As I said, time was flying, I was flying, my flight time was growing. But of course, my goal has always been flying big commercial jets for airlines: more respect, more money, more everything. There is nothing like flying with a proper crew: Captain, flight attendants, overnights in Paris, Brussels, New York, Rio, Bombay… This was the life I wanted and this was the life I was going to achieve my betting into leading airlines.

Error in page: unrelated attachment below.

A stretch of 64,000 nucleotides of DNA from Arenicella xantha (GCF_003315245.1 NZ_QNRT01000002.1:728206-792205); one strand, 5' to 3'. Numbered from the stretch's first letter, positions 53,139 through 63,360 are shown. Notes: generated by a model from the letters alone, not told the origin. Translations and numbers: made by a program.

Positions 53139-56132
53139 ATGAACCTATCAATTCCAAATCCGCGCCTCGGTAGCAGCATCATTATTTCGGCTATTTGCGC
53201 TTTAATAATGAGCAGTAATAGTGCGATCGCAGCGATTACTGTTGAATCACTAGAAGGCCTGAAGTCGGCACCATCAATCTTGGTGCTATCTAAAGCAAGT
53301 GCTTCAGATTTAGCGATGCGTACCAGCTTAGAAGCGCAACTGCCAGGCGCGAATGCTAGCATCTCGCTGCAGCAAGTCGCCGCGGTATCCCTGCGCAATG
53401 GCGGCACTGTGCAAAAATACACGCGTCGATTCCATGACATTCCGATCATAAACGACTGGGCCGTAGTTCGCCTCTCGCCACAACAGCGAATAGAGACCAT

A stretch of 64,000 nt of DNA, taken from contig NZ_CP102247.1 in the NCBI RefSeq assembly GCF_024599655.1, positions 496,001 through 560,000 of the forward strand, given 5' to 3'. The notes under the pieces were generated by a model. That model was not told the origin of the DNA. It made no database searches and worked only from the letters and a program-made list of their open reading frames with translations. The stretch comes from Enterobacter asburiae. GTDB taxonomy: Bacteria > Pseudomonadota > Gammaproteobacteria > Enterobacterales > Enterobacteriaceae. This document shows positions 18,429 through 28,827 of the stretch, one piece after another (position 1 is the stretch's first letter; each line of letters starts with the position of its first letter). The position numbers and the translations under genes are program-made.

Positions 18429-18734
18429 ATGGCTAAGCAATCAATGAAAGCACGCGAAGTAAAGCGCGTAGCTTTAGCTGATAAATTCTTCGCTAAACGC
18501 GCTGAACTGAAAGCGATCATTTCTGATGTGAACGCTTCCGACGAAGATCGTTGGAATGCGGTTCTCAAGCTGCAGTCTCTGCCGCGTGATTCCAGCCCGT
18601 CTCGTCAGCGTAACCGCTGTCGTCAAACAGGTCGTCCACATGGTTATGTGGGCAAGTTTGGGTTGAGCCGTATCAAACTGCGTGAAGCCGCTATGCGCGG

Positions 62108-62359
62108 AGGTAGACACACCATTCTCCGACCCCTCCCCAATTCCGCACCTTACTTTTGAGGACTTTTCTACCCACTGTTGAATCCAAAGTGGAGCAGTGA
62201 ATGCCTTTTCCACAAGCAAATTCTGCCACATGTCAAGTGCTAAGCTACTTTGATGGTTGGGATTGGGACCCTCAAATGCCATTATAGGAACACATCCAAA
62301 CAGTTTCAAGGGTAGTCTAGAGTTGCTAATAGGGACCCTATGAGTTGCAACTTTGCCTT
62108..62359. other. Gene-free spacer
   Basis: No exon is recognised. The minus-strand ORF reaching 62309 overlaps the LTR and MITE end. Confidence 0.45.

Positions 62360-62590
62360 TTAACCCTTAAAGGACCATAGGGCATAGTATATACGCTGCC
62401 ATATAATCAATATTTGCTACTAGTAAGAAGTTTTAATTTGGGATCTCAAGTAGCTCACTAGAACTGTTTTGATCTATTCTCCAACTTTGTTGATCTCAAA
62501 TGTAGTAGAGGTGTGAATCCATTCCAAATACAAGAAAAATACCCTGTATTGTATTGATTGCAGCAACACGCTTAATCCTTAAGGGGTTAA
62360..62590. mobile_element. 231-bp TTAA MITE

Back home I applied for Air Zimbabwe and some other local operators, but I never really wonted to work here. Just like me, Jeff was nearing 2000 hours and was determined to get a job flying jets. So, we were both sending out our applications and pilot resumes like crazy – every day we would send one or two applications to every single company in the world. Hey, it does not hurt to try, hey?… I knew, that some companies out there were hiring pilots like me. They didn’t care if we were not citizens of their country, they didn’t care if we didn’t have experience flying jets. People have to start somewhere, right?.. Aerocadet put me in touch with their consulting company, Raich Aerospace, which, in turn, started sending me emails with the information about the airlines that were hiring guys with my flight time. One of the main company profiles they sent me were: Cathay Pacific, Air Hong Kong (that’s a cargo operator owned by Cathay), Air Macau (they hired anyone who had type rating, even with no actual time on type). Obviously, I applied for all of them. Jeff got an email first. It was from AHK. They invited him to screening in HK. Lucky bastard! His interview was a two-day process, consisting on a technical interview with the board of recruitment captains, followed by B747-200 simulator check-ride. I could not really understand, how the heck they expected him to fly a 747 simulator, if he never actually flew one in the past and had zero experience on ay jet of any type. Never the less, Jeff got an email from Raich with information how to prepare: here, read this book “Handling Heavy Jets” and “How to Ace Technical Interview” and they explained him what would be on the check ride. They also recommended that Jeff gets 2-4 hours in a B747-200 or 300 sim to get acquainted with the cockpit and handling. Jeff had about a month to prepare and, on advise of guys from Raich Aerospace, flew out to Miami to get the required B747 experience. They set him up with the sim center, called “PanAM” (a remnant of the Great Pan American Airlines, I suppose) and he flew 4 hours with an instructor in a sim. That was pricey – cost him $3000. But, Jeff was happy.